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Denuclearization to be “central issue” at Moon-Kim summit: Blue House, By Colin Zwirko
Three-day event to include live TV broadcasts and visits to major landmarks, restaurants
South Korean President Moon Jae-in plans to discuss denuclearization in depth with North Korean leader Kim Jong Un during two days of scheduled meetings this Tuesday and Wednesday, the Blue House chief of staff told reporters on Monday.
In a briefing laying out plans for the upcoming summit, which will run from September 18-20, Presidential Chief of Staff Im Jong-seok said that progress on denuclearization must be made through leader-to-leader discussions.
While the topic had been mostly left to discussions between North Korea and the U.S. in the past, Im said it would “now be a very important central issue” to discuss at the top level and that it would not be possible to resolve merely through working-level talks.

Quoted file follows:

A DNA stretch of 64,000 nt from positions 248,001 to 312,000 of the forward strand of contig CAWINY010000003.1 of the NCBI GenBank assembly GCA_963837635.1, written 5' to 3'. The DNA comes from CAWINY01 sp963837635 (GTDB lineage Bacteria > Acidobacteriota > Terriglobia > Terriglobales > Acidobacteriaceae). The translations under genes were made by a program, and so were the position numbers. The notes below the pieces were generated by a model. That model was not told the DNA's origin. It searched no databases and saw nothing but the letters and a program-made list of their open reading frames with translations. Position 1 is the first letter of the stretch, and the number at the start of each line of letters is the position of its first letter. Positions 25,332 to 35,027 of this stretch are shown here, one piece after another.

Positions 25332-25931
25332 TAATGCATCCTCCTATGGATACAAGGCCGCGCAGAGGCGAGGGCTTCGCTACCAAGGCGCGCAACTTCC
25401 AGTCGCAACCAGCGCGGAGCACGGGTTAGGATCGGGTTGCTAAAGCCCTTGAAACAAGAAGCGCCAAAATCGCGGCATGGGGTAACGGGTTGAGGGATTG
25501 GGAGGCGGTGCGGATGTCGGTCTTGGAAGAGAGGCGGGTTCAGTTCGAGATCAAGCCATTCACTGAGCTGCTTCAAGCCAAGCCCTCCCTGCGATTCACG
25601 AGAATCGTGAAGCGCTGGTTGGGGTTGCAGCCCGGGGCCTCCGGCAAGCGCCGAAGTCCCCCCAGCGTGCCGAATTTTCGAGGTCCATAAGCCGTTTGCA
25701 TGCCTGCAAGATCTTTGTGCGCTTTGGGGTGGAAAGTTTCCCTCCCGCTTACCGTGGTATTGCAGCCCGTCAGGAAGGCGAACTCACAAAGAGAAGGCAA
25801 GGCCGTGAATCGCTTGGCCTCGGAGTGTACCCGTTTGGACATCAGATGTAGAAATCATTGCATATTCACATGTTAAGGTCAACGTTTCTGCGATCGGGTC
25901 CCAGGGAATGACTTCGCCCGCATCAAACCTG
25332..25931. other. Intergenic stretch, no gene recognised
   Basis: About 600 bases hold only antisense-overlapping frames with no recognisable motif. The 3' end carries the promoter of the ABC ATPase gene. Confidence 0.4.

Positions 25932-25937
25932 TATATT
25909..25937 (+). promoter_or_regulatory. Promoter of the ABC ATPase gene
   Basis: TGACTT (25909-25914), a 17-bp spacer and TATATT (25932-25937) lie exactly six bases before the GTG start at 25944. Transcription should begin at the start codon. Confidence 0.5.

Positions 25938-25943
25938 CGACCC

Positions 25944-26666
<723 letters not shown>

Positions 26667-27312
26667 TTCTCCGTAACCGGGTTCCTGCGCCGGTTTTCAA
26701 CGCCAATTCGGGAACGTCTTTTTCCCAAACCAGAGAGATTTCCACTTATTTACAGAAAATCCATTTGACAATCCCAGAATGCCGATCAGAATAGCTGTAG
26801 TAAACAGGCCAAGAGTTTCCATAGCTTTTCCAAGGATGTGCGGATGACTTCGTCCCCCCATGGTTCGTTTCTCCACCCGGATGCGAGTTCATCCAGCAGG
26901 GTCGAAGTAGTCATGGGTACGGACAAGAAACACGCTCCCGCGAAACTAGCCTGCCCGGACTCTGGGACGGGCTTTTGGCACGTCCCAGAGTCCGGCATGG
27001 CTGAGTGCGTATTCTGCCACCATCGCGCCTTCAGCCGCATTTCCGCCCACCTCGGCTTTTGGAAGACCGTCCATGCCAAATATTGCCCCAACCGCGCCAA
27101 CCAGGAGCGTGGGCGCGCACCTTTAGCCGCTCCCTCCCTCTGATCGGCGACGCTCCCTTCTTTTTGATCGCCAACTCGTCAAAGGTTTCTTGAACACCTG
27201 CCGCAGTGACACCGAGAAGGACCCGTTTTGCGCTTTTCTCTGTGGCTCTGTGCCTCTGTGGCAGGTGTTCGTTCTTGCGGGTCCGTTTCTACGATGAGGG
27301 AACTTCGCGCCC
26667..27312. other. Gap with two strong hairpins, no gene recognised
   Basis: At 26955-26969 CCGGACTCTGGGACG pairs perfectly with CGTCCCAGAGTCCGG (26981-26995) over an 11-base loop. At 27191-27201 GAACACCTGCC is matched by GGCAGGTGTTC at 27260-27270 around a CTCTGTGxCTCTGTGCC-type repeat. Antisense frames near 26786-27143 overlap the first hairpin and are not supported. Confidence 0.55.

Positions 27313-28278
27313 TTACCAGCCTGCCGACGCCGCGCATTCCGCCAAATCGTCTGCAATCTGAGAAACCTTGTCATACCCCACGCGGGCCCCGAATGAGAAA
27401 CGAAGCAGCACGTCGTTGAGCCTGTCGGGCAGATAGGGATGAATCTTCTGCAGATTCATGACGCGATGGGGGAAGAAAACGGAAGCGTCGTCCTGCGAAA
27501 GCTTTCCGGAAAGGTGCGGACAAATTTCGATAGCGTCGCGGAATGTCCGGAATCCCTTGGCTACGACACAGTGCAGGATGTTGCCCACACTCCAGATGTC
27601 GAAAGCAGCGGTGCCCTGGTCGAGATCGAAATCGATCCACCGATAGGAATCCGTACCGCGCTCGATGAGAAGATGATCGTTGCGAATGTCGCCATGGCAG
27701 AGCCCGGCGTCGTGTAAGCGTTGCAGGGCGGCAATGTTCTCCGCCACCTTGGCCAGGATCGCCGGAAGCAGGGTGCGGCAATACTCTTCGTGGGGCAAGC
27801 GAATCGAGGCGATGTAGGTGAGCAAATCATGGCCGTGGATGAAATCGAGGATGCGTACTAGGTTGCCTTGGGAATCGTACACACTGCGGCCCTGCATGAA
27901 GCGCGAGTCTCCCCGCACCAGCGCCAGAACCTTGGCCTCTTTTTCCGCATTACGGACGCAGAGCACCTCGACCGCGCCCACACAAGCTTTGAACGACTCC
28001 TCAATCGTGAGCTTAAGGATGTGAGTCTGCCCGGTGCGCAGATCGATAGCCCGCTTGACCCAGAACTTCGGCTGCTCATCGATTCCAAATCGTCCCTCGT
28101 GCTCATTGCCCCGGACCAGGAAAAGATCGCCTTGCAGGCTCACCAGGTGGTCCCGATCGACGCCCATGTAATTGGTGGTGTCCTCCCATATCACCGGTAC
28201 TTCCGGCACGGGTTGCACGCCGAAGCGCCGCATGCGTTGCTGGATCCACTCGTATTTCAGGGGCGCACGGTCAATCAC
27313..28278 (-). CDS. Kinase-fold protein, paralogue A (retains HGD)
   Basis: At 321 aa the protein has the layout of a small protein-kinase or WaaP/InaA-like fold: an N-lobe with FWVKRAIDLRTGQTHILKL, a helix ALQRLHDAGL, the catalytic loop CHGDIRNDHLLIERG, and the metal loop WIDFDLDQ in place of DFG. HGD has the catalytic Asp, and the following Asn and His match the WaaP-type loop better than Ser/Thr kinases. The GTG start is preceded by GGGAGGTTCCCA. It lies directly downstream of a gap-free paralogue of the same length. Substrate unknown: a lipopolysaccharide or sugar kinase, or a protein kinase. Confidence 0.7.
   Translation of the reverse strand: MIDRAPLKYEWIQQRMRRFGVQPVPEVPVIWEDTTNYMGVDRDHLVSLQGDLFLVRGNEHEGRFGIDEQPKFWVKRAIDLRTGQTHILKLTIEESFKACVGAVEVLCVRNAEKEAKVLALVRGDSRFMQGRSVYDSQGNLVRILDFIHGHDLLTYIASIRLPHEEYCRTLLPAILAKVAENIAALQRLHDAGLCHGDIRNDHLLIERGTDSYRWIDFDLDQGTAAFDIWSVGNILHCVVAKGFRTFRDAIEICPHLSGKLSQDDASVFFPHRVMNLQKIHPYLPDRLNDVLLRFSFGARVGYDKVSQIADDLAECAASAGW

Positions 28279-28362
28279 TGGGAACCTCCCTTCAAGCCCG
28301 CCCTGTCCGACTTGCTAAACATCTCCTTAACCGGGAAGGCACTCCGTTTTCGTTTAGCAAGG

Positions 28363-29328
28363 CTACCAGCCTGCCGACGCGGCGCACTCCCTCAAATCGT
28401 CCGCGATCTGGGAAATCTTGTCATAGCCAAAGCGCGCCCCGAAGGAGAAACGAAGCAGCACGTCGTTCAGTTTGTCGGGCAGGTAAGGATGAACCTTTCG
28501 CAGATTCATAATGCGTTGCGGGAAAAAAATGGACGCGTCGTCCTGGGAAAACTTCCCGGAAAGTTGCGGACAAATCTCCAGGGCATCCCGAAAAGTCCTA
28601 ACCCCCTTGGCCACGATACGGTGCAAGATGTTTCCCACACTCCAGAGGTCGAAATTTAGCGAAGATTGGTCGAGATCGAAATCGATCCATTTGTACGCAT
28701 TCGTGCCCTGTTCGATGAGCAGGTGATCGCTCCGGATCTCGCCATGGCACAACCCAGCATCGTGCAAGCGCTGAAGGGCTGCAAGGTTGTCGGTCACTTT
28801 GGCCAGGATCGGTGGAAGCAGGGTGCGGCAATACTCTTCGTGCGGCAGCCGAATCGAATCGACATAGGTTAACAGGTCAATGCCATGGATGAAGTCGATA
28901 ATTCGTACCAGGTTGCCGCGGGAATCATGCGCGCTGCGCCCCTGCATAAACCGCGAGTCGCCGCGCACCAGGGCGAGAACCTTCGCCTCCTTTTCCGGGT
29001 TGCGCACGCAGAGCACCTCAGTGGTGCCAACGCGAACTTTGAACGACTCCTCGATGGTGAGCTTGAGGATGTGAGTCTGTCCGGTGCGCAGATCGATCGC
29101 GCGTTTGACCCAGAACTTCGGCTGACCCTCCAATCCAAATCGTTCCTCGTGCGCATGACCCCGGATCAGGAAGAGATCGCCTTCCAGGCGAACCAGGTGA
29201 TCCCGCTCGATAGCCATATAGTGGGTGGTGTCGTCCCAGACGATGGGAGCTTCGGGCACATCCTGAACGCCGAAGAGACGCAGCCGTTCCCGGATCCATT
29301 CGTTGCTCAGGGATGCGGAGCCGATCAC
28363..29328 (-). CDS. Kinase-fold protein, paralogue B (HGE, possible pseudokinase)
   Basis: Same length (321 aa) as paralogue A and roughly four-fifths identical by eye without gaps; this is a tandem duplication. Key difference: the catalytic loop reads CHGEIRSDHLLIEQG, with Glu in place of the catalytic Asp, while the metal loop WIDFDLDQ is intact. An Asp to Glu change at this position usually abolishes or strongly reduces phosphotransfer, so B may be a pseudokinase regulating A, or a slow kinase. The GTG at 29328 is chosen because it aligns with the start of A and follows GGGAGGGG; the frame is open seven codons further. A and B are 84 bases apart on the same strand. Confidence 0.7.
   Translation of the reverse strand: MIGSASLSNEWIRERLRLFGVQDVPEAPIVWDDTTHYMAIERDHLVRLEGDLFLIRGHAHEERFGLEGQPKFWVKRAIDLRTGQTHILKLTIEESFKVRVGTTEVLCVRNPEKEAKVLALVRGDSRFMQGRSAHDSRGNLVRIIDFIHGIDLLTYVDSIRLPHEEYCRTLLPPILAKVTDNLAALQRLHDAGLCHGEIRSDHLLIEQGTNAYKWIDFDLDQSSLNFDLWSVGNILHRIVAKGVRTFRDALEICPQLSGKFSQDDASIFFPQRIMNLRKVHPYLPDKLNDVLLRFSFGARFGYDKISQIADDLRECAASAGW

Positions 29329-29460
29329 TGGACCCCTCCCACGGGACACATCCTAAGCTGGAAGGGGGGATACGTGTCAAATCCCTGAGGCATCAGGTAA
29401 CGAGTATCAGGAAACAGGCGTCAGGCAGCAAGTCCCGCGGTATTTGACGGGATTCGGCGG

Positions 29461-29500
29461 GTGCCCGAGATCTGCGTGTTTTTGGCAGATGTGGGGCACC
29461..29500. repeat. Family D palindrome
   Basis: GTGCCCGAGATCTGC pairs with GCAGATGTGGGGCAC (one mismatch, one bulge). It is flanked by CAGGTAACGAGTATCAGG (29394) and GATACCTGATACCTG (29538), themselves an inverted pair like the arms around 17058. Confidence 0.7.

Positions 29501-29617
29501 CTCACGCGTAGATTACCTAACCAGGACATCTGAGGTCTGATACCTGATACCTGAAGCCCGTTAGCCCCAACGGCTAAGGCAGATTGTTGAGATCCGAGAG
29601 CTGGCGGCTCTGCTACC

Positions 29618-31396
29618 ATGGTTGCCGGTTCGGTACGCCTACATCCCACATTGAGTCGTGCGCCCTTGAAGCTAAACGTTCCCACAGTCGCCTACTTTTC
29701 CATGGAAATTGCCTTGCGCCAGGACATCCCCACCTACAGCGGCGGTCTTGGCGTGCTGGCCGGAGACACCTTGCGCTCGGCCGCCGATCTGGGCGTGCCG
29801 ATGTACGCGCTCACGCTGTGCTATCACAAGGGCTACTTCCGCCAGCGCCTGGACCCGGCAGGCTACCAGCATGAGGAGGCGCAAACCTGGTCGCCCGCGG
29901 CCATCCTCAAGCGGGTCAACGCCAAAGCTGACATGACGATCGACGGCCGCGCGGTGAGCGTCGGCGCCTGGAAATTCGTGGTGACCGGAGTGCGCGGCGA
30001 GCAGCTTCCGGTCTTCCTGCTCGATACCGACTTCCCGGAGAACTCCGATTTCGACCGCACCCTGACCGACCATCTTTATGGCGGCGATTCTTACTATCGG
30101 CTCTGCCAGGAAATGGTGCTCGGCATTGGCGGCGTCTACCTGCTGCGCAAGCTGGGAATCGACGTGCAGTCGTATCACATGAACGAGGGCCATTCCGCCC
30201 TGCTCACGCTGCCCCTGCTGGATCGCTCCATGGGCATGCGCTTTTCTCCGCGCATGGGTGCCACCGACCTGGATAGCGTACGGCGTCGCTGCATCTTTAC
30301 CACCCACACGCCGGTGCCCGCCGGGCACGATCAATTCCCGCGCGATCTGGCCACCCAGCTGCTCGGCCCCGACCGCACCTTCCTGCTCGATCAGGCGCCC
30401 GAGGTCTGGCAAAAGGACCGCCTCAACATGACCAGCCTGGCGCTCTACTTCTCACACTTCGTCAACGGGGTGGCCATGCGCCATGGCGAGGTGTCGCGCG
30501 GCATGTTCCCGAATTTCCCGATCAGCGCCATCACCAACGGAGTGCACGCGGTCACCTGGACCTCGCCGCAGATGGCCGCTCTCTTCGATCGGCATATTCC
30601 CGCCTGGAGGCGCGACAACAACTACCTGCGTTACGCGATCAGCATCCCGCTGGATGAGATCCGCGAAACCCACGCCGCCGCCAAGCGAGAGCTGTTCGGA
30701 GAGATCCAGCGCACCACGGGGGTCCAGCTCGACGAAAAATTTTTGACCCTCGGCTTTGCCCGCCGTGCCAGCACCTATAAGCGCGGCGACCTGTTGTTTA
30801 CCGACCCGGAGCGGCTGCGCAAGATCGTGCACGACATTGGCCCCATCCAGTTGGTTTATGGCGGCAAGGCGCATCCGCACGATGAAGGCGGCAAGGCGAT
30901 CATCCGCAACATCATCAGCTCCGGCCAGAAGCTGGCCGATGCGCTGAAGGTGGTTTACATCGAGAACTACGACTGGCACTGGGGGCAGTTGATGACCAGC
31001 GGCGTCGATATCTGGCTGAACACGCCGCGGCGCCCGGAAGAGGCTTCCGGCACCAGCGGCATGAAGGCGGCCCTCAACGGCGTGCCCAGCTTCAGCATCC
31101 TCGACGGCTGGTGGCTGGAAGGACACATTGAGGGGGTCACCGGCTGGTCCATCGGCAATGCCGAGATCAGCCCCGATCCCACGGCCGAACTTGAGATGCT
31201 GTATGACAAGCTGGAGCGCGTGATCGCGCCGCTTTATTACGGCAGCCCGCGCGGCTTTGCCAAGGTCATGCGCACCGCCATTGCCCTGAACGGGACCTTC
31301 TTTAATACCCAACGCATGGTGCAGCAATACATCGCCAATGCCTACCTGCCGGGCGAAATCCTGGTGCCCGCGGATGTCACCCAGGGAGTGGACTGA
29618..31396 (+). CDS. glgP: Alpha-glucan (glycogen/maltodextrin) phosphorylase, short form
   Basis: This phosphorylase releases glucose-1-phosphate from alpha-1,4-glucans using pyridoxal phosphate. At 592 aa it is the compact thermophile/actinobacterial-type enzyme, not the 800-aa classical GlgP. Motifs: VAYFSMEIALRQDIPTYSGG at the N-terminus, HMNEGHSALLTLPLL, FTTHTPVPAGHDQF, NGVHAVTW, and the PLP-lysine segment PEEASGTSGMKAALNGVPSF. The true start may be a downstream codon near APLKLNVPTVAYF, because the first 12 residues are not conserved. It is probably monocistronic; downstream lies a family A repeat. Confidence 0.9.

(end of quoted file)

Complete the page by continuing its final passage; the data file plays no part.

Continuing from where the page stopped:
The three most important items on the agenda for the summit, he continued, would be improving inter-Korean relations in accordance with the Panmunjom Declaration, accelerating denuclearization talks with the U.S., and ending inter-Korean military tensions.
On denuclearization, he said the South will do its part to “mediate and accelerate U.S.-DPRK dialogue on denuclearization” and “work for resuming… honest conversation without delay for progress on denuclearization of North Korea and corresponding actions by the U.S.”